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The country of India continues to develop some of the largest solar parks in the world


Image result for Kamuthi Solar Power Project
Kamuthi Solar Power Project in Tamil Nadu, India

Kamuthi Solar Power Project

The Kamuthi Solar Power Project is a 648 MW solar photovoltaic (PV) farm in Tamil Nadu, India. It cost US $710 million, and became operational in 2016. As a result, India became number three in the world for utility-scale solar PV parks, behind only the United States and China. To reach the third spot, India had to leapfrog the United Kingdom, and this solar farm gave them just enough edge.

The Kamuthi Solar Power Project occupies 2,500 acres and can supply energy for about 150,000 homes in Tamil Nadu. This plant was built and funded by Adani power, a company which was founded in 1996 as an energy trading company, and is now India's largest private energy company. In 2011, Adani became the largest thermal power generating company in India. Adani took their first step into power generation with a massive coal power project in Mundra (built in 4+ stages between 2009-2012); but like India as a whole, Adani has been turning more and more to renewable energy investments. This huge solar energy plant- Kamuthi - was Adani’s first venture into massive solar projects.

How Long Did it Take to Build Kamuthi?

The Kamuthi Solar Power Project is a massive structure, however it was built in only eight months. This feat was accomplished through the dedication of 8,500 team members, who worked 24 hours a day to complete the project. Perhaps as a result of the quick and efficient build, this project cost significantly less than the Topaz Solar Plant, an only slightly smaller sized plant than Kamuthi, but still a relatively large solar plant, in the Mojave desert. Kamuthi features over 2.5 million individual solar PV modules, with cleaning robots built into the top of modules.

Who Had the World's Largest Solar Farm Prior to Kamuthi?

The record for world's largest individual solar PV farm prior to Kamuthi belonged to the Topaz Solar Plant in California, which has a total capacity of 550 megawatts. The Kamuthi plant, by comparison, has a capacity of 648 megawatts. However, both of these solar plants have since been surpassed by subsequent developments of even larger solar PV parks; in India, China, and other parts of the world.

Both the Kamuthi and Topaz solar farms have been eclipsed in size by even bigger solar parks, again mostly in India (although some of the largest solar PV parks are elsewhere in the world; most substantially in China). China, the US, and India, stand as world leaders in the production of large solar farms, but other countries also have significant large solar projects.

Even larger than Kamuthi, is the Longyangxia Dam Solar Park in China, at 850 MW, which went operational in February 2017. The 1 GW Kurnool Ultra Mega Solar Park in in the south Indian province of Andhra Pradesh became fully operational in July 2017. The Noor solar plant in Abu Dhabi has a capacity of over 1 GW, and was fully functional as of June 2019. Tengger Desert Solar Park takes up over 10,000 acres in China’s northwestern Ningxia province, and has a total capacity of 1,547 MW. India has a couple of solar PV parks that will have around 2 GW of capacity when further developed: Bhadla Solar Park and Pavagada Solar Park. India is now finishing development of the 2 GW Pavagada Solar Park in Karnataka’s Tumakuru district.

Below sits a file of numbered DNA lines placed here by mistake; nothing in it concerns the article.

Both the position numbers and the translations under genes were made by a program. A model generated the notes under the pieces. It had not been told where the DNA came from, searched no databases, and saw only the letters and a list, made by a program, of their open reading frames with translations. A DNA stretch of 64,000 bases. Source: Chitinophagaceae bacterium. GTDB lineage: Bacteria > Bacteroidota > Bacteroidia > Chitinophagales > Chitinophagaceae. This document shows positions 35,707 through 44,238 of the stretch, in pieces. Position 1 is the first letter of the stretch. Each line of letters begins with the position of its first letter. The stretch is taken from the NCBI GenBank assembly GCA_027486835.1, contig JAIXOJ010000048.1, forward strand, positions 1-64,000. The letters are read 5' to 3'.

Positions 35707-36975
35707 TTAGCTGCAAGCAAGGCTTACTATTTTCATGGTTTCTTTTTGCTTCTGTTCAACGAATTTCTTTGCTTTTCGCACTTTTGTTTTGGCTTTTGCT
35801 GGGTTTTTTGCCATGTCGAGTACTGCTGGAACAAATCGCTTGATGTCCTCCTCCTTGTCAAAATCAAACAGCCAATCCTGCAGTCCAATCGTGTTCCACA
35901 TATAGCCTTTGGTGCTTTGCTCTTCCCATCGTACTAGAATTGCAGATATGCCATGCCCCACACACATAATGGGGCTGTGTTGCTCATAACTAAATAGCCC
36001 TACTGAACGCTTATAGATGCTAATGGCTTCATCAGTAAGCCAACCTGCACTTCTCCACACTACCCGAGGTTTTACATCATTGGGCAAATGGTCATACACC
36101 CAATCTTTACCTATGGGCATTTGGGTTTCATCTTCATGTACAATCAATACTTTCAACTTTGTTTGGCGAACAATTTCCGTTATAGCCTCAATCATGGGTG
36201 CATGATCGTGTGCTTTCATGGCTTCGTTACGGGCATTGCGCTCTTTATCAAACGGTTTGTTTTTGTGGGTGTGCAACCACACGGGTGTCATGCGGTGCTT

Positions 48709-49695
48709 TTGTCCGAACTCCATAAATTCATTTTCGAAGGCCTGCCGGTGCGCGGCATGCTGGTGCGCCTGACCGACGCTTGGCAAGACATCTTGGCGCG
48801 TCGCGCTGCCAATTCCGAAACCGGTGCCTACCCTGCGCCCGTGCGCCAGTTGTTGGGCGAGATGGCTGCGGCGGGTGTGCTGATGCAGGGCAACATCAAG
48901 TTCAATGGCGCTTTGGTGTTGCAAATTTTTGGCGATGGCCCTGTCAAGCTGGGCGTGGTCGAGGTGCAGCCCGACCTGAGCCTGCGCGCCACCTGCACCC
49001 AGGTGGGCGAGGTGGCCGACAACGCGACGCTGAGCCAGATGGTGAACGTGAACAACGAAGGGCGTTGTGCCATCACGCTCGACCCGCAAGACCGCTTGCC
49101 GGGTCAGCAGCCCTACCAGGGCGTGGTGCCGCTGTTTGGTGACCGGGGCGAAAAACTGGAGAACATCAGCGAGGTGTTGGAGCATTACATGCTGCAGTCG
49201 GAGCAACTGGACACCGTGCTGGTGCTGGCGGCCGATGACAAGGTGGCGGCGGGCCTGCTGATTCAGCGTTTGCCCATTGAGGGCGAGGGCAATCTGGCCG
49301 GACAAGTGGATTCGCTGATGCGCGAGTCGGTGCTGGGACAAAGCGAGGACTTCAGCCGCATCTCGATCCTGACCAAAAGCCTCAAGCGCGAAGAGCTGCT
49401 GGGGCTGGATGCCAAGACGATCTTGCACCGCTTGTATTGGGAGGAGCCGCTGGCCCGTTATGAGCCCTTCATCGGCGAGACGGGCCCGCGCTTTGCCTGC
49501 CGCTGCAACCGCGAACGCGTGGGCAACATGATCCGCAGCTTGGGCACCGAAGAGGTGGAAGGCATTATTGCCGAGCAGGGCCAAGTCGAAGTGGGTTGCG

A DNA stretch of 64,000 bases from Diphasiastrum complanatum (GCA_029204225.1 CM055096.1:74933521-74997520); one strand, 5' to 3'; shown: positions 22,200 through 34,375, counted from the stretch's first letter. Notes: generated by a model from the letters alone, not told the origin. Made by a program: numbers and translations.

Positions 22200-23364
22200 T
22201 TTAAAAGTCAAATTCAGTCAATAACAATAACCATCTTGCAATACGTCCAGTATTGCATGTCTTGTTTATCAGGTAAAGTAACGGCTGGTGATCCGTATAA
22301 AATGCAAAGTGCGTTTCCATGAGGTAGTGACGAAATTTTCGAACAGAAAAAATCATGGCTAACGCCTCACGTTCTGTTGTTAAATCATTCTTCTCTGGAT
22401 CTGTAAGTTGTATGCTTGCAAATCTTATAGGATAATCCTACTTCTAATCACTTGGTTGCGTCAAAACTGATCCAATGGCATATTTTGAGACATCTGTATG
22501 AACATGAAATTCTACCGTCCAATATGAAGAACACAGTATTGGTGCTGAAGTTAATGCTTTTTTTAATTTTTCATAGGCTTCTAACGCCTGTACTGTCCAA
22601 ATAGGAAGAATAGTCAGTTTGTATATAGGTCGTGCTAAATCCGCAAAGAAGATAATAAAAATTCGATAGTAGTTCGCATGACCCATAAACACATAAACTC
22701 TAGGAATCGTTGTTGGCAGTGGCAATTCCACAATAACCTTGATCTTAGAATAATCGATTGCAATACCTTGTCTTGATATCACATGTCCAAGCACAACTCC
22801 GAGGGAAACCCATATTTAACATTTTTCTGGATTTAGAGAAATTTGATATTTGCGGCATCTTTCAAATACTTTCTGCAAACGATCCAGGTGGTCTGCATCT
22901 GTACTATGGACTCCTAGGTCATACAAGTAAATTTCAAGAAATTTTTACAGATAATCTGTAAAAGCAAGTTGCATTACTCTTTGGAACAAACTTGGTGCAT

How Green is India?

India was the first country worldwide to set up an official governmental department of non-traditional energy resources, India's Ministry of New and Renewable Energy. India has been working towards more sustainable energy sources since the 1980s. The Ministry of New and Renewable Energy, whose mission statement is to “increase the share of clean power, increase the availability of energy and improve its access, improve energy affordability, and maximize energy equity", plans for India to generate 40% of the country’s electricity from renewable resources by 2030. Renewable energy currently accounts for over 1/3 of electrical generation in India, and well over 1/3 of energy production capacity in the country. India has a goal of powering over 60 million Indian homes with solar energy by 2022.

What Plans Does India Have for More Solar Plants?

India will soon have developed the world’s newest, largest solar power parks with other ultra-high capacity solar power parks in the same country - Pavagada and Bhadla Solar Parks. India is developing approximately 25 more large solar parks, with capacities around, or over, 1 GW; and now even two 2 GW solar parks (the Bhadla Solar Park, and the Pavagada Solar Park). India is also focusing on bringing clean electricity to remote villages and is taking on many other environmental sustainability initiatives. India, along with China, is continuing to work on environmental sustainability measures like solar farms and other renewable energy projects as part of the transition these countries are in the process of making; from coal-based energy generation to supply a large share of these countries' electricity needs, to renewable energy like solar power. Newly developed large solar farms in India, and throughout Asia and the Middle East, will have a substantial, positive impact on the environmental health of the planet.

Please also see:

The 550 megawatt Topaz Solar Plant, and Ivanpah Solar Electric Generating System

One Comment

  1. Please let us here at Green City Times know what you think in a comment; and we’ll try and answer any questions as well.

    Please also visit our other blog at https://greencitytimes.blogspot.com

    [Dan Braff is the founder of GCT –

    Daniel Braff

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